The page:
Report Shows World Ag Productivity Not Increasing Fast Enough

by Colter Brown

A report from Virginia Tech shows that global agriculture production is not on pace to meet the demand to feed 10 billion people by 2050. 

The annual Global Agricultural Productivity (GAP) report says ag efficiency has not been achieving benchmarks to meet sustainable goals.  It’s measured through total factor productivity (TFP), which calculates producer output while using the same or less inputs like land, labor, capital or fertilizer.

From 2011-21, global total factor productivity, a measure of the world’s agricultural productivity, grew at an average of just 1.14% annually, the report says. To meet the agricultural needs of a growing global population by 2050, 1.91% annual growth is the new target, the report continues.

“We already have a lot of proven tools available that would help us close the productivity gap. But there are inequalities in the system, ineffective policies, and significant barriers for farmers to access and use these tools — gender, socioeconomic status, risk, to name a few,” said Jessica Agnew, associate director of CALS Global. “These barriers also impact farmer livelihoods, food security, and environmental health by causing farmers to use substandard and effective tools instead.”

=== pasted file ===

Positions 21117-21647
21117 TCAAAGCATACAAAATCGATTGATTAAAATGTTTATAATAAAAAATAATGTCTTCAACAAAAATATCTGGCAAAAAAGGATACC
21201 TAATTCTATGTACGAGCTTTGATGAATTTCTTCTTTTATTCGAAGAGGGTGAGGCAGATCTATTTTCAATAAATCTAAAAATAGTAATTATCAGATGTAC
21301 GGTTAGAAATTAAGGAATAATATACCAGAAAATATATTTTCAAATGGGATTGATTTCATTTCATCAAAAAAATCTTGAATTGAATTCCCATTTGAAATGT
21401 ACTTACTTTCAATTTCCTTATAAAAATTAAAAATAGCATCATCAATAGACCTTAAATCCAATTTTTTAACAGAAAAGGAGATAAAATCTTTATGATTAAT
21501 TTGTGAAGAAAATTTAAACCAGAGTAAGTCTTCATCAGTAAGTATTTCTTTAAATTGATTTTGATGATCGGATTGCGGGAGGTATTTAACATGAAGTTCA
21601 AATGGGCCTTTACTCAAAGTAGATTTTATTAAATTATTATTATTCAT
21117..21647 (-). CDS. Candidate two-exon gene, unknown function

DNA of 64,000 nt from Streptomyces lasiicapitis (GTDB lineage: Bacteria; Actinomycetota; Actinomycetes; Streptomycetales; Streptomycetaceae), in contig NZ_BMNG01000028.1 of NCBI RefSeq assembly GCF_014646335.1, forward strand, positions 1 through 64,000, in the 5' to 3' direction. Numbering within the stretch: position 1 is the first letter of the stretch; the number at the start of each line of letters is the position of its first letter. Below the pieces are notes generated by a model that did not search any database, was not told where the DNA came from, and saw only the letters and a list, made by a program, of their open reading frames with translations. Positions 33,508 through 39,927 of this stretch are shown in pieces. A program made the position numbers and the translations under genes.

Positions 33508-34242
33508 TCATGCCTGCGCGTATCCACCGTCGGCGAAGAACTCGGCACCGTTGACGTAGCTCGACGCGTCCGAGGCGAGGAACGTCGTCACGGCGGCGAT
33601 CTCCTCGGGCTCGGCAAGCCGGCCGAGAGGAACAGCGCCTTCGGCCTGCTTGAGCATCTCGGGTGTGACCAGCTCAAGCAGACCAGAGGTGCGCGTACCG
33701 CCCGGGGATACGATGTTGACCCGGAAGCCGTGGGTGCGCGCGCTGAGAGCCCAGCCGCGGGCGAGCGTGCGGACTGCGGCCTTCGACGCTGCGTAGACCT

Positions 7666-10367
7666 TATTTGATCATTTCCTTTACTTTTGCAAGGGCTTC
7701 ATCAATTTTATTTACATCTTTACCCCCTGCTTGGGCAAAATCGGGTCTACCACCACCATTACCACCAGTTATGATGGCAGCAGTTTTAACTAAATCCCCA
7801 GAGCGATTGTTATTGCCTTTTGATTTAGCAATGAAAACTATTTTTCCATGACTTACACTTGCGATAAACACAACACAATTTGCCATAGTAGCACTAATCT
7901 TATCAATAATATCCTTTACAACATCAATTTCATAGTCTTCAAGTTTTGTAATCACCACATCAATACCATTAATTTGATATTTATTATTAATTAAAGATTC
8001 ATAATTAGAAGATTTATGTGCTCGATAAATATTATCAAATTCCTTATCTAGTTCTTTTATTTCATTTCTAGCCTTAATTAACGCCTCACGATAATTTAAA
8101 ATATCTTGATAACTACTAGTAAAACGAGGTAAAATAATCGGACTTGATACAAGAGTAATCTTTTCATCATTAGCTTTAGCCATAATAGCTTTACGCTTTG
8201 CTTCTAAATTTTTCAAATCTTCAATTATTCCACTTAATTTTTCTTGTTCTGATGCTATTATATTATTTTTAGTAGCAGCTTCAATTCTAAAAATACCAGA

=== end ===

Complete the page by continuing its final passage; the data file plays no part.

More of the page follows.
The report says total factor productivity growth continues to be strong in China and South Asia. However, Sub-Saharan Africa and the U.S. show especially low TFP growth.

The report says that if producers across the globe are able to access proven, appropriate, productivity-enhancing tools, there can be significant improvements in closing the TFP growth gap. Lack of growth may result in over-reliance on unsustainable production practices and continued decline in TFP growth.



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